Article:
Dumfries and Galloway in the west of Scotland receives much more rainfall than the Scottish Borders in the east. Weather conditions in Scotland are mostly brought by winds blowing in from the Atlantic to the west. These winds carry water vapour. When the winds blow over mountains, the vapour turns to rain. As the air moves east, there is less vapour and hence less rainfall. The Scottish Borders is mostly gently rolling farmland, home to sheep and arable farming. Crops are grown for sale and for feeding animals. In Dumfries and Galloway, fields are more uniformly used to grow grass on which dairy cows graze.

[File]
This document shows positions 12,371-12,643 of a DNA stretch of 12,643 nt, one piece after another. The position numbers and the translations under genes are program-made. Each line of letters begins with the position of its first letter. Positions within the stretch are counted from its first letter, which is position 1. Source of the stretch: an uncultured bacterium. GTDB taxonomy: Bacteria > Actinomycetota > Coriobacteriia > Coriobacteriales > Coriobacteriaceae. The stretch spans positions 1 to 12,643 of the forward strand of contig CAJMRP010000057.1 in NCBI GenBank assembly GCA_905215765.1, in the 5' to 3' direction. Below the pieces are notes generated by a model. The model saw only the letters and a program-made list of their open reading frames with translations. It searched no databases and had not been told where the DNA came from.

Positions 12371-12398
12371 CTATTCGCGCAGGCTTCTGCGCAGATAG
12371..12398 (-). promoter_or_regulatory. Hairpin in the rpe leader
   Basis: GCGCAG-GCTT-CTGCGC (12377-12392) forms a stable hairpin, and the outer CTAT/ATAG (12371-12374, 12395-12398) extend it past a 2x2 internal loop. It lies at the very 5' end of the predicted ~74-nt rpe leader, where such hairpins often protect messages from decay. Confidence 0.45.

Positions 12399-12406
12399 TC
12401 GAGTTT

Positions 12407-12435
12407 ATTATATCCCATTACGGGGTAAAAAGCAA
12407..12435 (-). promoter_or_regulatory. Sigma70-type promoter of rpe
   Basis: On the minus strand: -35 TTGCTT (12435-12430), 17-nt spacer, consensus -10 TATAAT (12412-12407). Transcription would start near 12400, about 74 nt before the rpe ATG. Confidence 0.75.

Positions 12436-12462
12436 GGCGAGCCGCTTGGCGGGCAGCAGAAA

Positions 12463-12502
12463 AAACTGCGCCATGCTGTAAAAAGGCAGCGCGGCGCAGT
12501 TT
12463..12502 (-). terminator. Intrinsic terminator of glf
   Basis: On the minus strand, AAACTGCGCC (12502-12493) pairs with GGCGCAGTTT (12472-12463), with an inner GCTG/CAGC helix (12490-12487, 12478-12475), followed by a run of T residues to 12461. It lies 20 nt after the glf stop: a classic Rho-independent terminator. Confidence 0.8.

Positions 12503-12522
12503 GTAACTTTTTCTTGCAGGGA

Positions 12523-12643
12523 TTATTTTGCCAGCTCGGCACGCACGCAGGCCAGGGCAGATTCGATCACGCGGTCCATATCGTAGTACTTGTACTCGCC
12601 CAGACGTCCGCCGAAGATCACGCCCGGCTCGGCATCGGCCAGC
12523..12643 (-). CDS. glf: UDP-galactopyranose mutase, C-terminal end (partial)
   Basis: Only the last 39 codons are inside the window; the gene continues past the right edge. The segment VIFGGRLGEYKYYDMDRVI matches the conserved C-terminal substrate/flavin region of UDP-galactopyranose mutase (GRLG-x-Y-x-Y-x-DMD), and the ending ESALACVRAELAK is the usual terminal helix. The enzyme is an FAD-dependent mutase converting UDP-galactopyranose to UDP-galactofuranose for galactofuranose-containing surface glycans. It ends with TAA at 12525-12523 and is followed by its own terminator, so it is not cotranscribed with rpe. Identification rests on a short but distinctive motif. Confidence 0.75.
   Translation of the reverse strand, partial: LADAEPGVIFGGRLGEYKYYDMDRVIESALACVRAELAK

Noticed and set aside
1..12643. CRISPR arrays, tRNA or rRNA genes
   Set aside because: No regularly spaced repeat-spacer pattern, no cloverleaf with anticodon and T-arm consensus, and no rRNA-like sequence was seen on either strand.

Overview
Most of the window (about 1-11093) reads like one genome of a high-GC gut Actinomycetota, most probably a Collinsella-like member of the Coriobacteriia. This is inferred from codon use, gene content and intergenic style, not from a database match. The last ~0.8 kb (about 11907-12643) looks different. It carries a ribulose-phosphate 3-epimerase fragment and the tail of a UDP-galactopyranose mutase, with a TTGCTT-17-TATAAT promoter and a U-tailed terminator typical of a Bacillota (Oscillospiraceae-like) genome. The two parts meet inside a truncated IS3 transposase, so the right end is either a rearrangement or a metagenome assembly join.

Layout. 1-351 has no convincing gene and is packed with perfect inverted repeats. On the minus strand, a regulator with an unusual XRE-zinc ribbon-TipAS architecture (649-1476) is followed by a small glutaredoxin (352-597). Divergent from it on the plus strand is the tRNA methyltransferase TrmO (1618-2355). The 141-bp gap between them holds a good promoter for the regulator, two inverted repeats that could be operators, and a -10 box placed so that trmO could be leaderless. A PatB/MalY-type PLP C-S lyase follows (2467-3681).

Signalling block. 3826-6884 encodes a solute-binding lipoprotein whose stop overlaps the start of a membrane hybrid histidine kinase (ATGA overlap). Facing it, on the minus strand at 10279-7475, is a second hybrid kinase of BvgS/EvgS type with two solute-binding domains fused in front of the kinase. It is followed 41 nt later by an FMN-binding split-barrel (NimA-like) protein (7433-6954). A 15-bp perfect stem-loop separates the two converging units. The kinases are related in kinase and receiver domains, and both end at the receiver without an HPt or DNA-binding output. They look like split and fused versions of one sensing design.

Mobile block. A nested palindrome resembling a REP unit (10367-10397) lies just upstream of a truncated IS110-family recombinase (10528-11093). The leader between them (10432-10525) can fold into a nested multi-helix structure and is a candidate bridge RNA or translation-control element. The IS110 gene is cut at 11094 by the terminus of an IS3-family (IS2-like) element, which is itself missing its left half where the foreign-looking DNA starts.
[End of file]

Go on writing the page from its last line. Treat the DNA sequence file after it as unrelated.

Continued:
This clip is from:
See You See Me, Southern Uplands
First broadcast:
30 January 2009

Students could imagine they are a farmer and they are going to begin their career in Scotland. What kind of farmer do they want to be? A dairy farmer? An arable farmer? Students could look carefully at maps and atlases, and decide the location of their farm based on knowledge from the clip and subsequent research. They could justify their reasoning with geographical terminology.